Paul Walker died of 'traumatic and thermal injuries,' autopsy concludes

"Fast and Furious" star Paul Walker and his friend Roger Rodas died as a result of injuries sustained when the Porsche they were riding in crashed "with a fixed object" on Saturday, the Los Angeles Coroner's office ruled on Wednesday. Walker, 40, died from the "combined effects of traumatic and thermal injuries" and Rodas, 38, died from "multiple traumatic injuries."

Both deaths have been ruled to be accidental, the Coroner's office said Wednesday. Toxicology tests are still pending in both cases and could take up to eight weeks to complete.

Walker and Rodas were killed Saturday in Valencia, Calif., when the limited-edition Porsche Carrera GT they took for a spin crashed into a tree and a concrete lamppost. By the time Los Angeles Sheriff's Dept. responders arrived on the scene, the car was engulfed in flames and the two men inside were burned beyond recognition. 

A law enforcement official familiar with the crash investigation told NBC News on Monday that the car was traveling at approximately 40 to 45 mph when it came to a bend in the road where the speed limit drops to about 15 mph. The five-lane road has warning signs for drivers advising them to slow down as they approach the uphill curve where the accident happened.

The source told NBC News that the car was not believed to have been in a race with a second vehicle and that Rodas apparently lost control of his vehicle in that area, ending in the fiery accident. Additionally, Capt. Mike Parker of the Sheriff's Department told NBC News on Tuesday that there was no evidence of fluid leakage prior to the crash and that officers are investigating whether the Porsche may have been running on something other than regular gasoline. No eyewitnesses saw the car lose control, Parker added.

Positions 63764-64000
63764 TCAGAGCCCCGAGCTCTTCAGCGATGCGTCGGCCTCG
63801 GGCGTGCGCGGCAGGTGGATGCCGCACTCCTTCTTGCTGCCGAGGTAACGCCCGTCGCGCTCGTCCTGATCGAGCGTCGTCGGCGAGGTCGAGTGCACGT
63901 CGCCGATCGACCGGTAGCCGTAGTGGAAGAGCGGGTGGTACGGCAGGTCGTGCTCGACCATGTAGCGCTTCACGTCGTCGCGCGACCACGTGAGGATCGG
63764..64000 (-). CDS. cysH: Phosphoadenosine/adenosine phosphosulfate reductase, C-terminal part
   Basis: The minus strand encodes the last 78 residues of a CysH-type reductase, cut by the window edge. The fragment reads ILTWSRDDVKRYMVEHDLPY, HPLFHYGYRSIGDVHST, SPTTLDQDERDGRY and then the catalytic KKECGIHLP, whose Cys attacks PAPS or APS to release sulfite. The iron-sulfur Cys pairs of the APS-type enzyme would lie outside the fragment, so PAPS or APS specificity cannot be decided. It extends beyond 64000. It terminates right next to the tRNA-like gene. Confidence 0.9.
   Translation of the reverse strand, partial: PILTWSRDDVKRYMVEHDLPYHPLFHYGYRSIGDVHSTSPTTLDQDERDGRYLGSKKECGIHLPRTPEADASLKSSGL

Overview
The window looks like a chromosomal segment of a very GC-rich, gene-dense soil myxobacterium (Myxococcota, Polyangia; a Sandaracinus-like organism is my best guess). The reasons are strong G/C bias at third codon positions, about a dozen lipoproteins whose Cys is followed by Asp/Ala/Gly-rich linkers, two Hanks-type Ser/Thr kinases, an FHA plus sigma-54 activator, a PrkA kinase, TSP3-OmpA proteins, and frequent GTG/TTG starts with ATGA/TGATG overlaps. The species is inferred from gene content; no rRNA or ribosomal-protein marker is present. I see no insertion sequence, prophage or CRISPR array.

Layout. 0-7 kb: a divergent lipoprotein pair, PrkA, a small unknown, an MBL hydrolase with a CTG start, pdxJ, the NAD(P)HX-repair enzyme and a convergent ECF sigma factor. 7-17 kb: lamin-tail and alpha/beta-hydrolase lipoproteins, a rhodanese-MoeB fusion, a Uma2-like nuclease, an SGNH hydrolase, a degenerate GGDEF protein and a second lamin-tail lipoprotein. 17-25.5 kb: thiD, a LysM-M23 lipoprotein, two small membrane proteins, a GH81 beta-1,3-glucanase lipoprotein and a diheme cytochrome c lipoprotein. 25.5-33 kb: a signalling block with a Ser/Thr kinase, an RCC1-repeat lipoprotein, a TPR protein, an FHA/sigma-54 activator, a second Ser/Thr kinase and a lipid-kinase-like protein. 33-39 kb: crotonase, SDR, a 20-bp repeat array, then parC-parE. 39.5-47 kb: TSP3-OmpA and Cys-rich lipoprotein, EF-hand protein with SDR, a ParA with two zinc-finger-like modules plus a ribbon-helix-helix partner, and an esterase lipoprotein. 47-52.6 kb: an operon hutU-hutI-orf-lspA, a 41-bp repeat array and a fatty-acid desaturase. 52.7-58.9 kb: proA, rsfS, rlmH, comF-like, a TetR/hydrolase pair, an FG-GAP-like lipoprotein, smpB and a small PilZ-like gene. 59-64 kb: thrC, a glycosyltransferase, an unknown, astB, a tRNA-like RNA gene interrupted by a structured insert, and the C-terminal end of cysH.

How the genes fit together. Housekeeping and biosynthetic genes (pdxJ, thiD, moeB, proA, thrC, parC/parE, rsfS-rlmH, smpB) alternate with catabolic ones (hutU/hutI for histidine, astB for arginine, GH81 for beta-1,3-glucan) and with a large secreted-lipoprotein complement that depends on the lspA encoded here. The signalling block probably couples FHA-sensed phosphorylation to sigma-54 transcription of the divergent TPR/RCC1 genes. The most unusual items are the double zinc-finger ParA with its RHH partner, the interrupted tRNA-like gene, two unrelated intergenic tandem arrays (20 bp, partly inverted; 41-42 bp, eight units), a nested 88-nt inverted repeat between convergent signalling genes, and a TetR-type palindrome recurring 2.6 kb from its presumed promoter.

CNN posted a video on Tuesday obtained from nearby security cameras showing smoke billowing soon after the moment of impact. 

"Speed was a factor in the collision," Parker said. "The estimated speed is under investigation."

People magazine reported on Wednesday that the car "was doing well over 45 mph," according Los Angeles County Sheriff's detective Jeff Maag, who speculated it could be at least double that number. Maag told E! that he won't know the car's actual speed until he inspects the scene. He also said he hopes to inspect the car and secure a warrant to read what is on the car's event data recorder.

Rodas was Walker's friend and chief executive officer of Always Evolving, the actor's automotive shop in Valencia, just north of Los Angeles. The two men were at a charity event for Reach Out Worldwide, a first-aid organization Walker founded after the 2010 earthquake in Haiti. Proceeds from the car show and toy drive were earmarked for families affected by the typhoon in the Philippines and a tornado in Indiana.

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Paul Walker was ‘heart and soul’ of Reach Out Worldwide

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The actor's father, Paul William Walker III, said in a KNBC interview on Monday that Paul was "the most courageous" of his sons and that he usually liked to race his cars at the track because “the last thing I want to do is hurt somebody driving crazy, that’s the last thing I want to do.”

Andrew Blankstein of the NBC News Investigative Unit contributed to this report.